Barbara Gruber interviews some of the Question Box operators in Uganda along with Jon Gosier (CEO Appfrica), Eric Cantor (Applab Grameen).
At the front of the room, two phone operators busily answered ringing phones for QuestionBox, a pilot project with The Grameen Foundation. The service acts as a Google for rural Africans, providing information to those without Internet access. People can call in with questions or relay them to the staffers QuestionBox dispatches to rural villages.
Internet searching means that finding information mundane, obscure, or fantastically useful is just a few keystrokes away — but not if you're without a connection to the Internet (or can't read), both the norm for many of the world's poor. itwbennett writes "Rose Shuman developed a contraption for this under-served population called Question Box that is essentially a one-step-removed Internet search : 'A villager presses a call button on a physical intercom device, located in their village, which connects them to a trained operator in a nearby town who's sitting in front of a computer attached to the Internet. A question is asked. While the questioner holds, the operator looks up the answer on the Internet and reads it back. All questions and answers are logged. For the villager there is no keyboard to deal with. No complex technology. No literacy issues.' This week, Jon Gosier, of Appfrica, launched a web site called World Wants to Know that displays the QuestionBox questions being asked in real time. As Jon put it, it's allowing 'searching where Google can't.' And providing remarkable insight into the real information needs of off-the-grid populations."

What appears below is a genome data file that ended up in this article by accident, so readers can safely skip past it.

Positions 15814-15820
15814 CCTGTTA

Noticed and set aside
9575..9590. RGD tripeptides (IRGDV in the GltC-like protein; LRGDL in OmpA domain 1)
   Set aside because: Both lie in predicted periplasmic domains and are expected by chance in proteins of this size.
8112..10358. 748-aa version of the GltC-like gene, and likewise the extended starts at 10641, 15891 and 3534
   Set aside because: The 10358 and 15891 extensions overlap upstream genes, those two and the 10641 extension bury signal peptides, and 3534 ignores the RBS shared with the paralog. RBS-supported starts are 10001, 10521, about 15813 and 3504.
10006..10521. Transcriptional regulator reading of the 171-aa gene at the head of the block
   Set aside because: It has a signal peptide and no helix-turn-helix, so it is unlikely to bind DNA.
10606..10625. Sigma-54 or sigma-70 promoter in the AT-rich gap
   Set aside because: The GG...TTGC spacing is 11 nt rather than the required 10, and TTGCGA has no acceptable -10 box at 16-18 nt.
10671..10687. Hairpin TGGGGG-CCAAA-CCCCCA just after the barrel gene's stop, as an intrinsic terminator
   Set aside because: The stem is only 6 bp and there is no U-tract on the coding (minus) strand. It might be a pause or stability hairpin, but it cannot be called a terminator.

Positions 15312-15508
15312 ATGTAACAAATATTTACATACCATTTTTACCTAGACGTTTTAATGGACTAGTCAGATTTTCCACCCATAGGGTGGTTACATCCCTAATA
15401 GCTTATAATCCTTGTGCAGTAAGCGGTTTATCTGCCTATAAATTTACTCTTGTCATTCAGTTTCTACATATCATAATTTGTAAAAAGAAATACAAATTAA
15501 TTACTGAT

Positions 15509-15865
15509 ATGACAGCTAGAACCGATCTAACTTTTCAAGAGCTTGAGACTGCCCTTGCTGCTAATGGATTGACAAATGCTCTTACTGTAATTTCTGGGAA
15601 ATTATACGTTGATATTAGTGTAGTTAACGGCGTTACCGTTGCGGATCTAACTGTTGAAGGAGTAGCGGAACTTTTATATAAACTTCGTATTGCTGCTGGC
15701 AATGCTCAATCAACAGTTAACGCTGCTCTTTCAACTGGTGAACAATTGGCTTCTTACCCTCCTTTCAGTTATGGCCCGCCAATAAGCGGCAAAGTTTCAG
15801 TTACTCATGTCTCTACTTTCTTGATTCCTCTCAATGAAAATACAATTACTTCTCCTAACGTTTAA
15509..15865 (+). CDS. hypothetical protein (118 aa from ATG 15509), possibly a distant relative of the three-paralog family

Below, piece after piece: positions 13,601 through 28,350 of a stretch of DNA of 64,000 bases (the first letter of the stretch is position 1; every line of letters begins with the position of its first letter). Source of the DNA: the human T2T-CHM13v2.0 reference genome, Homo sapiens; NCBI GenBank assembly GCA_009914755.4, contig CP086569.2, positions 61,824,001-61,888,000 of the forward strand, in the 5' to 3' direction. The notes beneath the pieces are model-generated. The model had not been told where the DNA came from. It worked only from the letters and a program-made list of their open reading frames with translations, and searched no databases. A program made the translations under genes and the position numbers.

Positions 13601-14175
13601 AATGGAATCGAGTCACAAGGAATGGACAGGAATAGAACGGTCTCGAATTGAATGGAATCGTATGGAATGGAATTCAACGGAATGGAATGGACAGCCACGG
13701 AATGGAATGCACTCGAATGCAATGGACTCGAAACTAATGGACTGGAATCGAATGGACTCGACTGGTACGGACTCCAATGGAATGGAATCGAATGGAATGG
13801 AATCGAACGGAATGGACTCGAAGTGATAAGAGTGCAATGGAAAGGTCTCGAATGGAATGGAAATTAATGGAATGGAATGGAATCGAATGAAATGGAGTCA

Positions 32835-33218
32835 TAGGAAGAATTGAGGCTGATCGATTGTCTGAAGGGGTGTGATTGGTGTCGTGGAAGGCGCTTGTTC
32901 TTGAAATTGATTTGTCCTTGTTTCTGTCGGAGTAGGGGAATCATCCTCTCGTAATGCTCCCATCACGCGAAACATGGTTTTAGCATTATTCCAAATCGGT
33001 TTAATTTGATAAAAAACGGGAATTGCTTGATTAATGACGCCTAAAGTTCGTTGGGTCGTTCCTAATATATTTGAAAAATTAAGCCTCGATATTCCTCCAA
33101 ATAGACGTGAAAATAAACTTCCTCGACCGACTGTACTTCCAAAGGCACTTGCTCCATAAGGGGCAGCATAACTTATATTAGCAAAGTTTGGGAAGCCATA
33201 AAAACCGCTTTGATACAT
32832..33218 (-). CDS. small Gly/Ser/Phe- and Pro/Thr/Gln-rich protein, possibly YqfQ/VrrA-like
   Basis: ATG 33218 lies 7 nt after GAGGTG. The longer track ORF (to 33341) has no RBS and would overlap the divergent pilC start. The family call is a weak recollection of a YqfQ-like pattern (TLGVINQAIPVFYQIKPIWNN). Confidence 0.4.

QuestionBox get's Slashdotted!
Driving around lost late at night in a U-Haul, Nathaniel Whittemore, Founding Director of the Center for Global Engagement at Northwestern University, realized what it's like to be in a bind without information.
"...That's why I'm so excited about projects that open access to information, such as Question Box , a service which allows people in rural villages to call an operator who then uses the Internet to help that caller find specific pieces of information they're looking for. It's simple, but I can see many applications where it could provide vital information for a segment of the population that would be otherwise more or less totally overlooked by modern telecommunications."
Under the tagline 'Realtime Web for the Bottom Billion', a new type of service for farmers is emerging.
Piloting in India and Uganda, Question Box "brings information to people who cannot or do not access the Internet directly." It "leaps over illiteracy, computer illiteracy, lack of networks, and language barriers."
Combining mobile phones with the power of the Internet, rural people can pose their questions to local call centers where operators research answers. The questions and answers are in local languages and, notably, don't require users to be able to read and write. ( Note, the Kothmale Internet Project in Sri Lanka did something similar by combining rural radio with questions and answers)
Great feature on QB from PCWorld.com...
Because many users are, to all intents and purposes, off-grid, some of the data Question Box has been collecting is priceless. When you allow rural people in developing countries to ask any question, what do they ask? What's important to them? Does it follow our health information model, or market prices idea, or an anticipated need for paid employment? Rose, Jon and the team continue to work through the data, but I can tell you that the results are not only cool, they're fascinating.